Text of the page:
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Federal Circuit Lacks Jurisdiction to Review Patent Trial and Appeal Board Termination of Re-examination Proceedings
December 21, 2017

In a non-precedential decision, the Court of Appeals for the Federal Circuit affirmed the Patent Trial and Appeal Board’s (PTAB) inter partes review decision holding that the claims of Illumina, Inc.’s U.S. Patent No. 7,955,794 (“the ’794 patent”) are not anticipated by an earlier U.S. patent publication because the publication is not prior art.  In addition, the Federal Circuit dismissed Ariosa’s appeal of the PTAB’s termination of three ex-parte reexamination proceedings directed to the ‘794 patent, stating that the Federal Circuit lacks jurisdiction to review the PTAB’s termination decision.

Since 2014, Ariosa’s validity challenges of Illumina’s ‘794 patent include two inter partes review petitions, three ex parte reexamination requests, and a defense of invalidity in response to Illumina’s district court complaint for infringement.  During the inter partes review proceedings, Illumina requested that the PTAB terminate all three ex parte reexamination requests filed by Ariosa on the grounds they were duplicative of issues raised in the inter partes reviews, would delay the infringement proceedings, and would improperly evade the doctrine of assignor estoppel.  Illumina cited the legislative history of the AIA and noted that Congress contemplated termination of multiple proceedings to avoid serial invalidity attacks.  Illumina argued the AIA authorizes the Director to reject any request for ex parte reexamination or petition for post-grant or inter partes review on the basis that the same or substantially the same prior art or arguments were previously presented to the Office, despite raising a substantial new question of patentability.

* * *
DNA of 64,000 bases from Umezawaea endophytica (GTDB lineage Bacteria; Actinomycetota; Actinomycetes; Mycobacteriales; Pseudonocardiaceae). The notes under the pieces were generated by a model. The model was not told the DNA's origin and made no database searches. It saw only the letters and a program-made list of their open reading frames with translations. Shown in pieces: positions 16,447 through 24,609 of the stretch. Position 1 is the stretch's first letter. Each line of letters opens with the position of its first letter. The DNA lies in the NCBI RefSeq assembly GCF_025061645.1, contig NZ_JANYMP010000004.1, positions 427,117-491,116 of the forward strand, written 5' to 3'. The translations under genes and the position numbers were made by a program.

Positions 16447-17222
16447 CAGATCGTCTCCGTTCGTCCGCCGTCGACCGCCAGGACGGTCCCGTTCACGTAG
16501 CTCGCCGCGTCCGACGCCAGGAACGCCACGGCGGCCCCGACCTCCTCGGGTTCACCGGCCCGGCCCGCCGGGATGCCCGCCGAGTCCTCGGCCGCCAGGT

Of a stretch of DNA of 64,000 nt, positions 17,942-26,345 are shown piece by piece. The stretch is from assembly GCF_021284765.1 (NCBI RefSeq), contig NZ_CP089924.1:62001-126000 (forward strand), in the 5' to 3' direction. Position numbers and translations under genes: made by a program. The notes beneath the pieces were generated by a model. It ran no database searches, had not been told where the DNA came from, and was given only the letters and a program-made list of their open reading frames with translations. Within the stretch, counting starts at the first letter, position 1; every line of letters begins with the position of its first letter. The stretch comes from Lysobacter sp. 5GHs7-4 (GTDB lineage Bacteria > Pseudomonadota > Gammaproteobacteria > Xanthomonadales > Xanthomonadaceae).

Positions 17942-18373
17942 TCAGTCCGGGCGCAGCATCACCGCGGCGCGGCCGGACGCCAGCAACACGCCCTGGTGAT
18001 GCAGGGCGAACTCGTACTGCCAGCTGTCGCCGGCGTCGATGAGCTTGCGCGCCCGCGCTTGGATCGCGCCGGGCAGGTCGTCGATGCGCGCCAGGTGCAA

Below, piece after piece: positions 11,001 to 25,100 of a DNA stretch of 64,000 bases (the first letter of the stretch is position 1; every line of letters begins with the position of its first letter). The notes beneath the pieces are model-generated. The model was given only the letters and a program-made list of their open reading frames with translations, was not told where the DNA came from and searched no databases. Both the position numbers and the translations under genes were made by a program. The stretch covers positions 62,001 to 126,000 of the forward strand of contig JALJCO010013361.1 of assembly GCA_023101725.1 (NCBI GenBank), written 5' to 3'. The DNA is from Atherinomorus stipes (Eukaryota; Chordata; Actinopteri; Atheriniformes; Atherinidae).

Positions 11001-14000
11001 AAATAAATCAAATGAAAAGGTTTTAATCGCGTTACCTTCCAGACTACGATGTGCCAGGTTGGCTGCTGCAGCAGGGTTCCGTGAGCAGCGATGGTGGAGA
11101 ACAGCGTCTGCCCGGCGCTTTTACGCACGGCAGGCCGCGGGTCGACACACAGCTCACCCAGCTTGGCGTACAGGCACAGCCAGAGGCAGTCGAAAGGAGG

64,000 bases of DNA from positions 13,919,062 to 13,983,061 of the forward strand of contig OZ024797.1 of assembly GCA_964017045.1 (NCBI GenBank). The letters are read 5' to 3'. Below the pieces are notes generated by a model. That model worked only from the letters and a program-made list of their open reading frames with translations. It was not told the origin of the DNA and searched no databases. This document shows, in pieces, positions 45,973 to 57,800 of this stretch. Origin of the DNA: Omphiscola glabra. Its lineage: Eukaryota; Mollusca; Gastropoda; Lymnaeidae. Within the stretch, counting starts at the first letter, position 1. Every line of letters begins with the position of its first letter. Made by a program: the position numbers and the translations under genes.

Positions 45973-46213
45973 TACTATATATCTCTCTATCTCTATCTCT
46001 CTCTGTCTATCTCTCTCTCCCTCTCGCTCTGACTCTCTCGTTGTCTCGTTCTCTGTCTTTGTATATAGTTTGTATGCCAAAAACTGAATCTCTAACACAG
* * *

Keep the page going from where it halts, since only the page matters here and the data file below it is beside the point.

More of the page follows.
Ariosa responded by arguing that copendency of multiple patent office proceedings is contemplated by the AIA and that substantial new questions of patentability can exist even with art that has been previously considered.  Ariosa points out the grounds presented in the ex parte reexaminations were never fully and substantively considered and thus were not duplicative of any prior proceeding.  The Board never heard the merits of the invalidity arguments since the only issue substantively considered was whether the reference cited as an anticipating reference was in fact prior art.  In addition, Ariosa noted the Board denied institution of a second inter partes review over two references that served as the basis of two of the reexamination requests.

Ariosa’s arguments were not persuasive and the Board exercised its discretion to terminate the ex parte reexamination proceedings.  The Board noted that although the prior art disclosures relied upon in the reexamination requests were somewhat different from the instant IPR proceedings, the AIA contemplates denial of review when substantially the same prior art or arguments were previously presented to the Office.  In its termination decision, the Board indicated in a footnote that the termination of the reexamination proceedings is neither a resolution on the merits of any substantial new question of patentability nor is it a determination of the patentability of any claims over the rejections on which reexamination was granted.

On appeal, the Federal Circuit reiterated that the Board’s decision to terminate the ex-parte reexaminations was not a final decision on patentability and, therefore, the Federal Circuit did not have jurisdiction to review the PTAB’s termination decision.

Although the decision is nonprecedential, it does suggest that the Board’s decisions to terminate parallel Office proceedings are generally not appealable, similar to the Board’s decisions to not institute inter partes review of one or more claims.

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